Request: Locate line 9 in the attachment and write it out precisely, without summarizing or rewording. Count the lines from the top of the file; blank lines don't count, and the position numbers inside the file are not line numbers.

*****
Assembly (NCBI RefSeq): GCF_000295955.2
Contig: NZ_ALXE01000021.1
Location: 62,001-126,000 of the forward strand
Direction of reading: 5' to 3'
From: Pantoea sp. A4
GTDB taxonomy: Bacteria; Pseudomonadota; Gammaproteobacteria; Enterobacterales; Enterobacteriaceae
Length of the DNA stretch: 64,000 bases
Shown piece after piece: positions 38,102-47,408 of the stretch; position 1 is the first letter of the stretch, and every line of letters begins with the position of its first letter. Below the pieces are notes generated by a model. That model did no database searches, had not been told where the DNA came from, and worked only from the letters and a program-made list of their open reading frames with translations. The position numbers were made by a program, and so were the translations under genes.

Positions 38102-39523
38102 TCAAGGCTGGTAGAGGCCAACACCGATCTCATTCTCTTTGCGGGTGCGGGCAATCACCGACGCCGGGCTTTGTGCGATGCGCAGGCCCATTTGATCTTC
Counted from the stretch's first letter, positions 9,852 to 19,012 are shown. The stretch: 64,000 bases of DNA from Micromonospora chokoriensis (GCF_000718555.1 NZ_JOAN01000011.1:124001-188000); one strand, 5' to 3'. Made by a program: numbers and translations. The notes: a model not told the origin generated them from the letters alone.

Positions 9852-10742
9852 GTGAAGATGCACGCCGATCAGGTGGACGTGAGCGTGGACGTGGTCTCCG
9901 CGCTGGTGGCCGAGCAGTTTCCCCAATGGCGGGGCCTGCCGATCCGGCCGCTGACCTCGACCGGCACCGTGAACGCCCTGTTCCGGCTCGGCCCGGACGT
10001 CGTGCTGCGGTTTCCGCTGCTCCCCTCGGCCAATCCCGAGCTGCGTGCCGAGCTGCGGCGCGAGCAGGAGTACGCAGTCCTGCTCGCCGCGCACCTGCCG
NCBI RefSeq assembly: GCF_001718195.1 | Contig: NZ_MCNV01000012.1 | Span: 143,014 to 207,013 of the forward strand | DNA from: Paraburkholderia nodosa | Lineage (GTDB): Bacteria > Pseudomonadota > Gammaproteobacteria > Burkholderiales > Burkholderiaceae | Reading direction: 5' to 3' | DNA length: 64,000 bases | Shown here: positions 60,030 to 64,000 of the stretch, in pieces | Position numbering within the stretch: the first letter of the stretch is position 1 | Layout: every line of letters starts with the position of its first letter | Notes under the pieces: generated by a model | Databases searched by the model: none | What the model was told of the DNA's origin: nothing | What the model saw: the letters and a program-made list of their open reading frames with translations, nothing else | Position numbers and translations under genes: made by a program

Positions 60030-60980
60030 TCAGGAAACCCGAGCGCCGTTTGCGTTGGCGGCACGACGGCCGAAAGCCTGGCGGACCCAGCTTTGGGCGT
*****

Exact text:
Positions 38102-39523